2 Protesters Charged in 1st Use of Hong Kong's New Mask Ban - NBC Bay Area
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2 Protesters Charged in 1st Use of Hong Kong's New Mask Ban

An 18-year-old student and a 38-year-old unemployed woman were the first to be prosecuted under the ban

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    Protesters shout slogans as they gather outside the Eastern District Courts in Hong Kong on October 7, 2019, where the first protesters arrested for wearing face masks appeared in court.

    Two protesters were charged Monday with violating Hong Kong's new ban on wearing masks at rallies, a move likely to add to a backlash that has thrown the semi-autonomous Chinese territory into deeper crisis.

    An 18-year-old student and a 38-year-old woman were the first to be prosecuted under the ban, which came into force Saturday under sweeping emergency powers aimed at quashing violence in the protests for more democratic freedoms.

    Detained early Saturday shortly after the ban took effect, the two were also charged with taking part in an unlawful assembly, which carries a heavier penalty of up to five years in jail. A conviction under the mask ban is punishable by up to a year in prison and a fine. They were both released on bail pending trial.

    "I am wearing a mask to come here today ... this is a form of silent protest," said student Bao Yeung, 16, who was among a large group of supporters outside the court.

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    As China's Communist Party leaders in Beijing celebrated 70 years in power, pro-democracy demonstrations in Hong Kong turned violent. Rallies were held Tuesday across the semi-autonomous Chinese territory calling the Communist Party to "return power to the people."

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    Instead of deterring rioting and calming the anti-government demonstrations that have rocked the international financial hub for four months, the mask ban has led to more anger, with rallies and widespread violence over the last three days.

    The protests were sparked by a now-shelved bill that would have allowed some criminal suspects to be sent to mainland China for trial but have since morphed into a larger anti-government movement. Protesters are upset at what they say is Beijing's increasing influence over the former British colony, which was promised a high level of autonomy when it returned to Chinese rule in 1997.

    "Wearing a mask is not a crime" has become a new battle cry as protesters have held daily rallies in the city center and other districts since the ban was announced Friday. The rallies degenerated into chaos as hard-liners again lobbed gasoline bombs, started fires and trashed subway stations and China-linked banks and shops in the city. Police responded with tear gas.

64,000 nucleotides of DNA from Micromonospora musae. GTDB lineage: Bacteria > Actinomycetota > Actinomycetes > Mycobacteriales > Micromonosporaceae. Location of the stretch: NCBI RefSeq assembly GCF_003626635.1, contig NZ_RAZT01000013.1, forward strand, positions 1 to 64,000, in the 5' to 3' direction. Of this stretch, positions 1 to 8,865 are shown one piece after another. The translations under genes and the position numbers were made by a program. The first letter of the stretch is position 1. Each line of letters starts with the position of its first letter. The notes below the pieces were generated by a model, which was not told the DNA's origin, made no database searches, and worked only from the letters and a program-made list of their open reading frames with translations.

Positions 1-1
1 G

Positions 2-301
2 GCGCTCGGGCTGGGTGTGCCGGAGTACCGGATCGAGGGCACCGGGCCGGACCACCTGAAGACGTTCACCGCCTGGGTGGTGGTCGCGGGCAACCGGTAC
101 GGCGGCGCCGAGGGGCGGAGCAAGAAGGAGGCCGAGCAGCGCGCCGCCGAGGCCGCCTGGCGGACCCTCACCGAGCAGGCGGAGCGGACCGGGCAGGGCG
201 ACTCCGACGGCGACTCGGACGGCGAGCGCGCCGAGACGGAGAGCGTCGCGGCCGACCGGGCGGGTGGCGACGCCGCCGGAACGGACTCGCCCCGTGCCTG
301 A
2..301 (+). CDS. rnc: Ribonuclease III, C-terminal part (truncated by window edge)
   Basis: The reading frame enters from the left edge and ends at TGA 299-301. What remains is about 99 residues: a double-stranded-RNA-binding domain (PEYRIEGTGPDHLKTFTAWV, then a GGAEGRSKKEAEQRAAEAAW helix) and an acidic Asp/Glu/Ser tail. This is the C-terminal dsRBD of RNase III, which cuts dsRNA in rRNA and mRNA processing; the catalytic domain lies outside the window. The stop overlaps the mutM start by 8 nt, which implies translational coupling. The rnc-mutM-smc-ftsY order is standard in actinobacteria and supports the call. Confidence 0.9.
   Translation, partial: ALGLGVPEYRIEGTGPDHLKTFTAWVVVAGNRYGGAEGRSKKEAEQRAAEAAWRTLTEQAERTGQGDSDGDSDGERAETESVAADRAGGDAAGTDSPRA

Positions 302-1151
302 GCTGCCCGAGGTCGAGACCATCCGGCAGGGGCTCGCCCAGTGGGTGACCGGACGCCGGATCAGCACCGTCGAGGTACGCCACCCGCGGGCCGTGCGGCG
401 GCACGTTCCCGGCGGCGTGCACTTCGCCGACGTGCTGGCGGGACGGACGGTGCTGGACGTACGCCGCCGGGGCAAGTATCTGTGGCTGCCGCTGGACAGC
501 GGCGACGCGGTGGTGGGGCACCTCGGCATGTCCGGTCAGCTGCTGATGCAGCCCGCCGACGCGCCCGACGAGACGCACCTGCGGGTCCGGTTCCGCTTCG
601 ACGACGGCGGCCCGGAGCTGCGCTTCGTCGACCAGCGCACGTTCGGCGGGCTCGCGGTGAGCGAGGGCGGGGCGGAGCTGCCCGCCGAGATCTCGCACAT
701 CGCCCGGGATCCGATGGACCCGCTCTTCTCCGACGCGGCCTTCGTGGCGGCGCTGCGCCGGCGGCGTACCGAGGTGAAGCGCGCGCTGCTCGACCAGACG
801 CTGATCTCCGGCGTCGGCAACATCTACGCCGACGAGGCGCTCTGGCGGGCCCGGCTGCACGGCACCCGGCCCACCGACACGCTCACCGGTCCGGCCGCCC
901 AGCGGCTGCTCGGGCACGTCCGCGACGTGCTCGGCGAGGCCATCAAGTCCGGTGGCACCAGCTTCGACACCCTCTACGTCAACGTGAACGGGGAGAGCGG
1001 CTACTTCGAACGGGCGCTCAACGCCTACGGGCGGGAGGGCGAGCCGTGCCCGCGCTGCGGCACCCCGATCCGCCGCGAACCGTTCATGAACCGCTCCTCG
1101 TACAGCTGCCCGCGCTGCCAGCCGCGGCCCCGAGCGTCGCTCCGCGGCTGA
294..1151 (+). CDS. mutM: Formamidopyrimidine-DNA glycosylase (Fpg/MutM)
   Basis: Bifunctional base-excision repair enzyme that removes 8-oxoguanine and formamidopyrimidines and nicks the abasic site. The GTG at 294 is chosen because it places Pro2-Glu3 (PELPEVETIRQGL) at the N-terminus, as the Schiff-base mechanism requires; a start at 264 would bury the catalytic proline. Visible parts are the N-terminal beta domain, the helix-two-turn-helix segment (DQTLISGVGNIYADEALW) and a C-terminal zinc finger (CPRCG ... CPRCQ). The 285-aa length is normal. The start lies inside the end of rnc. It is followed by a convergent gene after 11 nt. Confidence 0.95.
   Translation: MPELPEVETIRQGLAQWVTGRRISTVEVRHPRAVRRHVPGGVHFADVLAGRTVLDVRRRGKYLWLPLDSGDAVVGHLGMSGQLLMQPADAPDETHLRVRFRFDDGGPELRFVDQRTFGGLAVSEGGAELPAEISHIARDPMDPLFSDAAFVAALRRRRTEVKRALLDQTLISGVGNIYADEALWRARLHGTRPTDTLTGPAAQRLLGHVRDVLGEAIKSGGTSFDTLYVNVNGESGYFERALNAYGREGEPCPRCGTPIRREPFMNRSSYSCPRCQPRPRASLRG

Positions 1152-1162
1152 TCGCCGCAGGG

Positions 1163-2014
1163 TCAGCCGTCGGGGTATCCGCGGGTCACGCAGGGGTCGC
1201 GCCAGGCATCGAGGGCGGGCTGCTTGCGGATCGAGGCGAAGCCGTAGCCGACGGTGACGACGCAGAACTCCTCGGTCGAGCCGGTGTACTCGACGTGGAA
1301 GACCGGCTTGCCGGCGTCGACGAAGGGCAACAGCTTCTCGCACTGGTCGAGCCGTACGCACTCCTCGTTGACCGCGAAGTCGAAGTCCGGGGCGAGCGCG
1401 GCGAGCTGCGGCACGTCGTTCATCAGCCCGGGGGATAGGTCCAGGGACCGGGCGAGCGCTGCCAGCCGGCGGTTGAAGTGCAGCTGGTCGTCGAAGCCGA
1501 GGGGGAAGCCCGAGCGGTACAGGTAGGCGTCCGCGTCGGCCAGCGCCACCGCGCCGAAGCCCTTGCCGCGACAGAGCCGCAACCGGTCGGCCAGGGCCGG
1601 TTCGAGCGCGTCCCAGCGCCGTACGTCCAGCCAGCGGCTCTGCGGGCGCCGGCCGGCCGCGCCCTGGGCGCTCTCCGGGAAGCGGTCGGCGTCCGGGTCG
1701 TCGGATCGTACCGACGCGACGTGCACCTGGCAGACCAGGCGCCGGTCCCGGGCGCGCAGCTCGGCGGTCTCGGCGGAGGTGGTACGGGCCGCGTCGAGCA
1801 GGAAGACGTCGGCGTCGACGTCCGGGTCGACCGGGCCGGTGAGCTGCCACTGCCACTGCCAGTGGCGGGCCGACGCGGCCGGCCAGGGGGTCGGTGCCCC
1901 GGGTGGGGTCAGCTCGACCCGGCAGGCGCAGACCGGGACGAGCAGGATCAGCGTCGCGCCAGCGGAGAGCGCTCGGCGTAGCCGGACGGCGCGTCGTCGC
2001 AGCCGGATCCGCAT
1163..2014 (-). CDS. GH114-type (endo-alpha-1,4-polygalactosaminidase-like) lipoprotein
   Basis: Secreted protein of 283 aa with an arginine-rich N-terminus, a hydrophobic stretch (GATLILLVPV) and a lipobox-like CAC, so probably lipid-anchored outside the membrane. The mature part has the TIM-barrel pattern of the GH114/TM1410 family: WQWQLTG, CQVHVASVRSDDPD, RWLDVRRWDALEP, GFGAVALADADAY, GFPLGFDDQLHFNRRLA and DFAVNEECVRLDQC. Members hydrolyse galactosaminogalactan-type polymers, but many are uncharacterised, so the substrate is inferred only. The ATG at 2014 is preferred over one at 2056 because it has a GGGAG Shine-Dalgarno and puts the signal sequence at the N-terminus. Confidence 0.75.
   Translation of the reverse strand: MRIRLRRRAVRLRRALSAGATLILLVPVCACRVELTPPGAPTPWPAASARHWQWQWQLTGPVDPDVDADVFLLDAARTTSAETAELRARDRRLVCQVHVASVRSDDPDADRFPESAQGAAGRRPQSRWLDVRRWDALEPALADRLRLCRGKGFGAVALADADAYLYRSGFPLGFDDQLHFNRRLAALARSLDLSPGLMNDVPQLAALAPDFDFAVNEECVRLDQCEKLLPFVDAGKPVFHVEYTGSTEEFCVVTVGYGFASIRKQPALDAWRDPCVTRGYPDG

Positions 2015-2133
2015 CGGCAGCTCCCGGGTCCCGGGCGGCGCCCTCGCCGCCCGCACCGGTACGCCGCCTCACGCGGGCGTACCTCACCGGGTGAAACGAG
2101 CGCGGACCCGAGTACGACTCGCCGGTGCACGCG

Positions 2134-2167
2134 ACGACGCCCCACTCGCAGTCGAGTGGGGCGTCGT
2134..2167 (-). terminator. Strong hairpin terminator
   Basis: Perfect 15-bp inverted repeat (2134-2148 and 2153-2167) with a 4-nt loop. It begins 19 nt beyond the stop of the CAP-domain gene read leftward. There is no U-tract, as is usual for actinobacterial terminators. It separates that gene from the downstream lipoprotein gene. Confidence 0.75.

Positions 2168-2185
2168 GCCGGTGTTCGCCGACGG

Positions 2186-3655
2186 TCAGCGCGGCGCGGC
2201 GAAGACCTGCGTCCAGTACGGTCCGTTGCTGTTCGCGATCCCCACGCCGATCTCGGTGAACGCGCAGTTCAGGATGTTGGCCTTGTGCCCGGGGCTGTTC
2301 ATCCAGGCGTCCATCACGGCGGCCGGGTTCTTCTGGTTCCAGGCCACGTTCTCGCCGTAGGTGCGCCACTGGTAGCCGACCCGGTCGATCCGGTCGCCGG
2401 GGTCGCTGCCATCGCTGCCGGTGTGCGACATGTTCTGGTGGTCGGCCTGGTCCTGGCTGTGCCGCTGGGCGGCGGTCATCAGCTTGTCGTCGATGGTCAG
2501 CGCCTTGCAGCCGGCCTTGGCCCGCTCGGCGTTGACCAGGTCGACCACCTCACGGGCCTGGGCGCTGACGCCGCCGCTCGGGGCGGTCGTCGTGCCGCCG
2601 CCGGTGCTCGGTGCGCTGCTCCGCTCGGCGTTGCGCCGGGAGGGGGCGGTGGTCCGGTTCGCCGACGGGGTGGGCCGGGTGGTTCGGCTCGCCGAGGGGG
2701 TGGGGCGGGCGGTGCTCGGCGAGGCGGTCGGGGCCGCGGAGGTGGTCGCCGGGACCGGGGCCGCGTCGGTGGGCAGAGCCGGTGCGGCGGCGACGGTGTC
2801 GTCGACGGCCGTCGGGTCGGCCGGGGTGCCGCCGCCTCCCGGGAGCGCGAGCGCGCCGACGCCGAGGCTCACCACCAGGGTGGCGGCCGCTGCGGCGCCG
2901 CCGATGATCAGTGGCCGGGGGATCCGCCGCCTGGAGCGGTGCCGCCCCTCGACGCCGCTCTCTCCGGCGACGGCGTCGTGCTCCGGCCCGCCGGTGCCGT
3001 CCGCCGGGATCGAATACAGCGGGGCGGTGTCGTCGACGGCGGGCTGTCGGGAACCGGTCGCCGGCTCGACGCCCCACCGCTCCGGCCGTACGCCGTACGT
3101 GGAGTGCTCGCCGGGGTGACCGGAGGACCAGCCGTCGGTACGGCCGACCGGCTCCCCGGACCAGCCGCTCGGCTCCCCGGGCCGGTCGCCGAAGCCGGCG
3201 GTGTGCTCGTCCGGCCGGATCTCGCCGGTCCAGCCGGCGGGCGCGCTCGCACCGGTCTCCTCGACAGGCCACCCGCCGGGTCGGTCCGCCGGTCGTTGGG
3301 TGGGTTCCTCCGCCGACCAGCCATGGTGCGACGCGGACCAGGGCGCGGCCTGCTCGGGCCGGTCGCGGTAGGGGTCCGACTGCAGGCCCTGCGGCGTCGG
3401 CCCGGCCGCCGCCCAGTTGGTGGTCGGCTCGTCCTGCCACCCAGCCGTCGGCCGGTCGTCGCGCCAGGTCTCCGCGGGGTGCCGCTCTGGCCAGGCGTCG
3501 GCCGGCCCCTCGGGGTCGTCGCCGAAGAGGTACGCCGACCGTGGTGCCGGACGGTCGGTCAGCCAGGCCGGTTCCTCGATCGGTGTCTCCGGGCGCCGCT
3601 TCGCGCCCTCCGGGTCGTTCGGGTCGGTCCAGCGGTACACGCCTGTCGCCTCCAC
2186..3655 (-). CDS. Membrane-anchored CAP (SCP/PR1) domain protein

Sunday's protest also drew a first warning from the Chinese military after some demonstrators pointed lasers at one of its barracks in Hong Kong. Police said rioters also attacked bystanders, including two men left unconscious after bloody beatings and a woman who took photos of rioting.

    In a statement Monday, police said the "public order of the whole city is being pushed to the verge of a very dangerous situation." The chaos has led many shops and public services to close and prompted panic buying in some areas.

    The city's MTR network of subways and trains, which was entirely shut down Saturday and most of Sunday, reopened partially on Monday, a Chinese public holiday.

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    Hundreds of people congregated in several malls later Monday chanting anti-government slogans. At the New Town Plaza in eastern Sha Tin district, a small band played in the concourse as a large crowd of mostly masked supporters sang protest songs and chanted "No rioters, only tyranny."

    Hong Kong's High Court has rejected a second effort to invalidate the mask ban but agreed to hear later this month an application by 24 legislators against Hong Kong leader Carrie Lam's use of the colonial-era Emergency Regulations Ordinance to impose the ban without legislative approval.

    Lam has said she will seek the legislature's backing for the mask ban when it meets next on Oct. 16.

    She has said the mask ban will make identification of rioters easier for police and that other measures are possible if violence continues.

    Critics fear Lam's use of the emergency law, which gives her broad powers to implement any measures she deems necessary, could pave the way for more draconian moves. The law was enacted by the British in 1922 to quell a seamen's strike and was last used in 1967 to crush riots.

    A police official who spoke on condition of anonymity because he was not authorized to speak to the media said 13 people were detained Saturday for violating the ban and other offenses but couldn't say how many more were arrested Sunday.

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    Enforcement is tricky in a city where many have worn surgical masks since a deadly respiratory disease outbreak in 2003.

    Two teens have been injured by gunfire from officers under attack this week.

    An 18-year-old protester, shot at close range by a riot officer on Tuesday, was charged with rioting and assaulting police. A 14-year-old teen, who suffered a gunshot wound to his thigh Friday night, was arrested.

    AP videojournalists Johnson Lai and Nadia Lam contributed to this report.